Comment by Elizabeth Morrison, MD, MSEd
We already know that all American women of reproductive age should be taking supplementary folate because it prevents neural tube defects in their offspring.1 Data from the Nurses’ Health Study, published in the JAMA earlier this year,2 indicate that women who take multivitamin supplements with folate may decrease their risk of coronary artery disease by up to 25%. Now, we have compelling evidence of yet another benefit of multivitamin supplements and folic acid for women—reducing the risk for colon cancer.
Giovannucci et al skillfully handled possible confounders. Women who take multivitamin and folate supplements are likely to pursue other "health-seeking behaviors" such as low-fat and high-fiber diets. Giovannucci et al searched for confounding ties between these behaviors and colon cancer risk but found none that altered the substantial relationship between folate, multivitamins, and colon cancer.
It is interesting that even high intake of dietary folate did not seem to decrease colon cancer risk, while folate and multivitamins in supplement form did. Giovannucci et al point out that dietary folate is not as bioavailable as folate supplements, which may account for this difference. One also wonders why no benefit resulted when women took the supplements for less than 15 years. Could other dosages or forms of these nutrients provide more rapid or more powerful benefits?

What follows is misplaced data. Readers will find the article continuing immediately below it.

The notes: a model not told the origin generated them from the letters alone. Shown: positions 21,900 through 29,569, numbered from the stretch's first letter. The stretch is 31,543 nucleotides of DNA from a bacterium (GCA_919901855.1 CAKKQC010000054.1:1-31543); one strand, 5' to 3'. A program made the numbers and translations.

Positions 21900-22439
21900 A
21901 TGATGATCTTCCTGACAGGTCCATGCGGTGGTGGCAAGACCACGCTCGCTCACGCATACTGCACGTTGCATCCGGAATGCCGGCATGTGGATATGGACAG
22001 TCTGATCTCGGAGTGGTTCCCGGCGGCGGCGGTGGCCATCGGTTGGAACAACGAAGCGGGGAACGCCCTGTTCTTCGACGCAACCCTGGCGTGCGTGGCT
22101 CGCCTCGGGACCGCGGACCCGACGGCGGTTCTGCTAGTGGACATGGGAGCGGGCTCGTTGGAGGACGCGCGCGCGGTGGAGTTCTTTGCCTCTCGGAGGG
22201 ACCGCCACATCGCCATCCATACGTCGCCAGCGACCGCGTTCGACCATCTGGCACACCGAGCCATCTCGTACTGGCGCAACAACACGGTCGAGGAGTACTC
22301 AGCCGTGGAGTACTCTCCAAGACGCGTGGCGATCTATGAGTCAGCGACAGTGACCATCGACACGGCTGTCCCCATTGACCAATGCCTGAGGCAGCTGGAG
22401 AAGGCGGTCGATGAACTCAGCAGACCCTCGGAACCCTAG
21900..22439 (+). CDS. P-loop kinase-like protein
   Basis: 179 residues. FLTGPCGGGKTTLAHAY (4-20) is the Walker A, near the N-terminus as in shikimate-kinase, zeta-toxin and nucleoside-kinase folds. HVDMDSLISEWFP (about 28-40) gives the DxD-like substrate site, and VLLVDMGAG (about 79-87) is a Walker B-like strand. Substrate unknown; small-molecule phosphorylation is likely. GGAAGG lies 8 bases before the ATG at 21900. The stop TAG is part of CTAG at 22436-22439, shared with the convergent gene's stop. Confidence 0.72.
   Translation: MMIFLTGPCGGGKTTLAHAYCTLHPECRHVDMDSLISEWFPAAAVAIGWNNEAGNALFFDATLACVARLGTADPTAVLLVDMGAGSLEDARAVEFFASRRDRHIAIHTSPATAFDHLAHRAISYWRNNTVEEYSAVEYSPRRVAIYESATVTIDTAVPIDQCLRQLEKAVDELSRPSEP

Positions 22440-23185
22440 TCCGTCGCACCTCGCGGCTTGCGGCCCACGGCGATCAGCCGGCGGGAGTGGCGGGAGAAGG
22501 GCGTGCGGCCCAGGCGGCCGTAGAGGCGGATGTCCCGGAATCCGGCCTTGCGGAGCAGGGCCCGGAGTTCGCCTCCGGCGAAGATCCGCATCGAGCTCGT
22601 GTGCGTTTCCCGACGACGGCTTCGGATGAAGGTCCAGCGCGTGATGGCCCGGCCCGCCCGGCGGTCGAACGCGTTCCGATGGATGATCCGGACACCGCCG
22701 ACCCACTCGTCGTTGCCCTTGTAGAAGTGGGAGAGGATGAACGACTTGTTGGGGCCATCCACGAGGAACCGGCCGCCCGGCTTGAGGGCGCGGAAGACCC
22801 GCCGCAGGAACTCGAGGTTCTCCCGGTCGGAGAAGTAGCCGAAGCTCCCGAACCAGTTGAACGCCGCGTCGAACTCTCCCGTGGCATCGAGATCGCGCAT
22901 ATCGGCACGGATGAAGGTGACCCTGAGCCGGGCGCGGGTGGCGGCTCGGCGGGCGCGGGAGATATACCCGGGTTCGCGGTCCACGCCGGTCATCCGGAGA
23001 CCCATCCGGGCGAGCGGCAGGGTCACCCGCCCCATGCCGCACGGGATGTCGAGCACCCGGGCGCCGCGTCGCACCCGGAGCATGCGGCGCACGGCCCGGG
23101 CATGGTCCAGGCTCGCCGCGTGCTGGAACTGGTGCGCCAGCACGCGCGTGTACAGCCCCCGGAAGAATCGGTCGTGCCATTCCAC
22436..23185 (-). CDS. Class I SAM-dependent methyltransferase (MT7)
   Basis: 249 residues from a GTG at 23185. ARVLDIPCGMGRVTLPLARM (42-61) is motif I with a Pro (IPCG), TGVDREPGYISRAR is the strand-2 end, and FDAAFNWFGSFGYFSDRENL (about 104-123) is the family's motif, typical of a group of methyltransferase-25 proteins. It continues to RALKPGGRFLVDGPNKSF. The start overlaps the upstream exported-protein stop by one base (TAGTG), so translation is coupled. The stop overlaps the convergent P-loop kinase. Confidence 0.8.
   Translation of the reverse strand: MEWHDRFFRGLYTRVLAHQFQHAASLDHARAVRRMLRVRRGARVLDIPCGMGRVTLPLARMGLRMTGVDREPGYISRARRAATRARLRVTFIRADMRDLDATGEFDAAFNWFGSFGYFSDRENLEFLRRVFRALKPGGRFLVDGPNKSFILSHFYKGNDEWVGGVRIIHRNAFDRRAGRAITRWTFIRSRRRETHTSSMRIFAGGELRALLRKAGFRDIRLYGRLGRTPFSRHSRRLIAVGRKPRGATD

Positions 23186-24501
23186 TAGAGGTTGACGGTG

Giovannucci et al discuss the study’s main flaw—its inability to separate the effects of folate from the multivitamins in the supplements. It is certainly possible that unknown nutrients in the multivitamin supplements, and not the folate, are ultimately responsible for the reduced risk of colon cancer. Clearly, we need to see data from a randomized, controlled trial, preferably one that separately analyzes folate and other nutrients contained in multivitamin supplements. Since such data will not be available any time soon, if ever, this study’s meticulous analysis provides useful interim findings. I will add this study to my repertoire as I encourage women to pursue "health-seeking behaviors" that include daily folate-containing multivitamin supplements. (Dr. Berga is Associate Professor, Departments of Obstetrics, Gynecology, Reproductive Sciences, and Psychiatry, University of Pittsburgh, Pittsburgh, PA. Dr. Morrison is Assistant Clinical Professor of Family Medicine, University of California, Irvine.)
1. Czeizel AE. Ann N Y Acad Sci 1993;678:266-275.
2. Rimm EB, et al. JAMA 1998;279:359-364.